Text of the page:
Special Purpose Acquisition Corporation – SPAC

October 2020 has 290 SPACs with $86.5 billion in cash that have either filed for IPOs, are searching for targets, or have announced proposed mergers. I put on my investment banker hat and describe how a Special Purpose Acquisition Corporation can be set up. I then put on my investor hat and describe by modelling a hypothetical deal how sponsors and IPO pre-merger investors stand to make money and post-merger investors loose.

Takeaways: (i) SPAC is not a  poor man’s private equity, much as Alternative Mutual Fund is not a poor man’s hedge fund; (ii)SPAC structure results in severe dilution of the value of SPAC shares : post-merger share prices fall and price drops are highly correlated with dilution or cash shortfall ; (iii) SPAC investors bear structural cost of the dilution band pay for companies they bring public; (iv) SPAC creates substantial costs, misaligned incentives, and losses for investors who own shares at the time of SPAC mergers: SPAC shares tend to drop by one third of their value or more within a year following a merger (iv) Only those who buy shares in SPAC IPOs and either sell or redeem their shares prior to the merger do very well ( typically 10-13% historical annual return): IPO investors who are pre-merger shareholders should exit at the time of the merger, either by redeeming their shares or selling them on the market; (v) Investors that buy later and hold shares through SPAC mergers bear the costs of the generous deal given to IPO-stage investors (vi) Sponsor’s promote, underwriting fees, and dilution of post-merger shares caused by SPAC warrants and rights transfer value from SPAC investors to pre-merger investors; (vii)Sponsor has an incentive to enter into a losing deal for SPAC investors if its alternative is to liquidate.

Author: Sameer_Jain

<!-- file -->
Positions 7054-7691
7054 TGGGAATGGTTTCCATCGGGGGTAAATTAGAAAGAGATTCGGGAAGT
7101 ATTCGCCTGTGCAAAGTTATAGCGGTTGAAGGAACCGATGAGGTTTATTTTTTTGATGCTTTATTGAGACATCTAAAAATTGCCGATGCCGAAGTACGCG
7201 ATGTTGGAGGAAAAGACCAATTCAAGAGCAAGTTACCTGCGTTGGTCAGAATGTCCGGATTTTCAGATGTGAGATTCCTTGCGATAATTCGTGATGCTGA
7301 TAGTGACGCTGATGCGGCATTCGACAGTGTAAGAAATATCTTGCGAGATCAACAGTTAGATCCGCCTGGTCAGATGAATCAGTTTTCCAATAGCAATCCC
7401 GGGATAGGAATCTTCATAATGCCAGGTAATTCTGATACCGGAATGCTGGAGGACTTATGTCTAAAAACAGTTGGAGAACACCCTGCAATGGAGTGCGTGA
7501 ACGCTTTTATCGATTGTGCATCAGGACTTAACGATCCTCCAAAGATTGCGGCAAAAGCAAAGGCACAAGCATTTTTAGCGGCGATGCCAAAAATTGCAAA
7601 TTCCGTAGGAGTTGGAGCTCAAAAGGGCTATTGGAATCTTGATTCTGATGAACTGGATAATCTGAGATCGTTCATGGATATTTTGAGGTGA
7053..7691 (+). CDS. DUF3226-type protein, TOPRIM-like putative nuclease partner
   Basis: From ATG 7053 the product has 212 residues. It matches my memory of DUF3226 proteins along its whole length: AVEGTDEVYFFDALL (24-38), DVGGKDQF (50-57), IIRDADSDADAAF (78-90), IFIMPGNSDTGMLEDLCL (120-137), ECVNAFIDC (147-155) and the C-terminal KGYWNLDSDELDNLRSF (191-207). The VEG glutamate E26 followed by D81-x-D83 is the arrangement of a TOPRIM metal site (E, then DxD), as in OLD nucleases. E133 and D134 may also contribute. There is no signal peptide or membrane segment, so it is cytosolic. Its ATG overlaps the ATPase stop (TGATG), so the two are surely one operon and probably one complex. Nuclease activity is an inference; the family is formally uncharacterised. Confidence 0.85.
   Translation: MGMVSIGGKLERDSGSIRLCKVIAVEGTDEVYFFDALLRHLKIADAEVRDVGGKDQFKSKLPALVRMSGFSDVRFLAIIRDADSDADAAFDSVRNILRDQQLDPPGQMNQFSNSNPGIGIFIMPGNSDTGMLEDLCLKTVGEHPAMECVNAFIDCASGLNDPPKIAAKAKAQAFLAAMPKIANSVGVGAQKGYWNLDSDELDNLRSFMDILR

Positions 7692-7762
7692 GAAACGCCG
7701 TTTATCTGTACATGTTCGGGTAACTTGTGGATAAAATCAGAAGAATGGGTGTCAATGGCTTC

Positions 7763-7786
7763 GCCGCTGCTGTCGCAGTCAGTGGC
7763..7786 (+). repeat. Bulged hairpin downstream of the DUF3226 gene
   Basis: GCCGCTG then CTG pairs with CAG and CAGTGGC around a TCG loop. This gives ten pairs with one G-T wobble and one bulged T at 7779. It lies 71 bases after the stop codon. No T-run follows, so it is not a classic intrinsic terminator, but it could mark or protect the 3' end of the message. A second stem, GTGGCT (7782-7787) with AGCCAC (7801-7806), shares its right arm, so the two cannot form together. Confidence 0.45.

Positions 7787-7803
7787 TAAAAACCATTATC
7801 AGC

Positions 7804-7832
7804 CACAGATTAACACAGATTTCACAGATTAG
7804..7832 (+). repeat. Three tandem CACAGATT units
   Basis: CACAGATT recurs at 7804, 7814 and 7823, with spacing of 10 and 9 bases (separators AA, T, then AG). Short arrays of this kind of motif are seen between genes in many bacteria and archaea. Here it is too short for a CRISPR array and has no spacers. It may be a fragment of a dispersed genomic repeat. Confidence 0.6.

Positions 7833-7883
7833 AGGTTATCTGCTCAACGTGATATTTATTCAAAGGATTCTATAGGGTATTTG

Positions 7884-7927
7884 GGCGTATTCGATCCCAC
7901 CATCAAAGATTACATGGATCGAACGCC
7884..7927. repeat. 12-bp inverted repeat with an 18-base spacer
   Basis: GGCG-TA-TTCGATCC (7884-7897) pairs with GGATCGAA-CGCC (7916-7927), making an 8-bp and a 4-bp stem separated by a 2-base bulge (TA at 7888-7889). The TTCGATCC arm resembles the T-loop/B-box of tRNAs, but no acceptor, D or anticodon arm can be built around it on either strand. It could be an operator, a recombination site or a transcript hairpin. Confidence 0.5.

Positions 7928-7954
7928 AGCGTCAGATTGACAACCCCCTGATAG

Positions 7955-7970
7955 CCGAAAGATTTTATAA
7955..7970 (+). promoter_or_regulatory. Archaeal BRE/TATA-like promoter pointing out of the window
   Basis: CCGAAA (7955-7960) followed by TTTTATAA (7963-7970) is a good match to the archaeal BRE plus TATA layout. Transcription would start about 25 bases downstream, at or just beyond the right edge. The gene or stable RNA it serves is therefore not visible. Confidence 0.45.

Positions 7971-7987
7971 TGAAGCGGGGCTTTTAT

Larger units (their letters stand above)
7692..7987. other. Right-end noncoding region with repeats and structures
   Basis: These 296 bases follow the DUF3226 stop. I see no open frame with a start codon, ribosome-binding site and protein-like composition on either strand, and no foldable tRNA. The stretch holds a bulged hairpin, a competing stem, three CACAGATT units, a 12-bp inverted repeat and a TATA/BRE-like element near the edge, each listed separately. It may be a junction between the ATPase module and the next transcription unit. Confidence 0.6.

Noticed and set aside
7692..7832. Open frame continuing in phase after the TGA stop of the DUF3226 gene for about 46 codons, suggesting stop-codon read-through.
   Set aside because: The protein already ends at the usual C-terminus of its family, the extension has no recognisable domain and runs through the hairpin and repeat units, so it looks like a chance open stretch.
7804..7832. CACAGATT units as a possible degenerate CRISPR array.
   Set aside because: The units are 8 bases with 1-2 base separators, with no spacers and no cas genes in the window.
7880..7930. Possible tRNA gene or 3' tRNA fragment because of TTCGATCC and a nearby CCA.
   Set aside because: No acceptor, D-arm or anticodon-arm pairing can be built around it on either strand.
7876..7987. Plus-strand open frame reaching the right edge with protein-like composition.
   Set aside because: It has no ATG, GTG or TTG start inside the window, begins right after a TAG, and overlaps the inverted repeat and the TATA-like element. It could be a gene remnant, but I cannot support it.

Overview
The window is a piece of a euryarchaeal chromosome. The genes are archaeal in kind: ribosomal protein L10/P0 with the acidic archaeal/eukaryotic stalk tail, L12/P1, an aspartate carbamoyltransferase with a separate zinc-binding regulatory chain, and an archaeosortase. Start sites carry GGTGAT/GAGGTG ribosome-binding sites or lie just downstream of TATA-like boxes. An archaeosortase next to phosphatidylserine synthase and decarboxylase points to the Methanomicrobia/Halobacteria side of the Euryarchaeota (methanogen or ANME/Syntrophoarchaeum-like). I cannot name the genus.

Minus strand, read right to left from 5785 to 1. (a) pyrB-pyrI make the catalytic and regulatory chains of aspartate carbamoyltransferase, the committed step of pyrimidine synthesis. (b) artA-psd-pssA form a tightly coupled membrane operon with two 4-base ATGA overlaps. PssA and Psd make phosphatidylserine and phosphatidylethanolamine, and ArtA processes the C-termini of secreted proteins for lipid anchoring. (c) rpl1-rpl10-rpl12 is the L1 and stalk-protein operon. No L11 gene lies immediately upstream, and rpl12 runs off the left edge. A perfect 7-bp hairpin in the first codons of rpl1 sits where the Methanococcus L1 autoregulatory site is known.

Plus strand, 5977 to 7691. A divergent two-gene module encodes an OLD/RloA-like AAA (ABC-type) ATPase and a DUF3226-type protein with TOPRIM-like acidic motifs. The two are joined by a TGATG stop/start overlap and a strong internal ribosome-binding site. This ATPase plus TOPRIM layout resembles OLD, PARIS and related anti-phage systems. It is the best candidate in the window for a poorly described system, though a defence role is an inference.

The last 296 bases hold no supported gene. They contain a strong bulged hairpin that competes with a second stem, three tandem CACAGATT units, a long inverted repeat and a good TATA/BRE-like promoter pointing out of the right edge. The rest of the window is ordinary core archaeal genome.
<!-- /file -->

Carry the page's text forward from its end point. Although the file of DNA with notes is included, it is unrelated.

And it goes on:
Partner. Sameer Jain is founder of FinTech ActiveAllocator.com, the world’s first portal that seamlessly integrates traditional, illiquid and alternative investments within portfolios. Prior to this he was Chief Economist & Managing Director at AR Capital. Before that he headed Investment Content & Strategy at UBS Alternative Investments. At UBS, he served as a non-voting member of the Wealth Management Research investment committee, and as a capital allocator was responsible for all illiquid investing including fund manager selection and due diligence across the platform. Prior to UBS he headed product development & investment research at Citigroup Alternative Investments that managed over $75 billion of alternative investments across hedge funds, managed futures, private equity, credit structures, infrastructure and real estate. Here he led a team that developed proprietary models for portfolio strategy and asset allocation with alternative investments, provided investment support and research to pension plans, sovereign wealth funds, endowments as well as internal clients including Citi Private Bank. Before this he was with Cambridge Alternative Investments and SunGard (System Access) where he travelled to over 80 countries for work across Europe, Asia, Middle-East and Africa. He has written over 30 academic and practitioner articles on alternative investments with thousands of downloads at SSRN, presented at over a hundred industry conferences and has coauthored a book, Active Equity Management. Mr. Jain has multiple degrees in engineering, management, public administration and policy and is a graduate of Massachusetts Institute of Technology and Harvard University. He is a recipient of the Alfred Sloan Fellowship and subsequently was a Fellow of Public Policy and Management at the Harvard Kennedy School of Government for a year. He holds Series 7 and 66 securities licenses.

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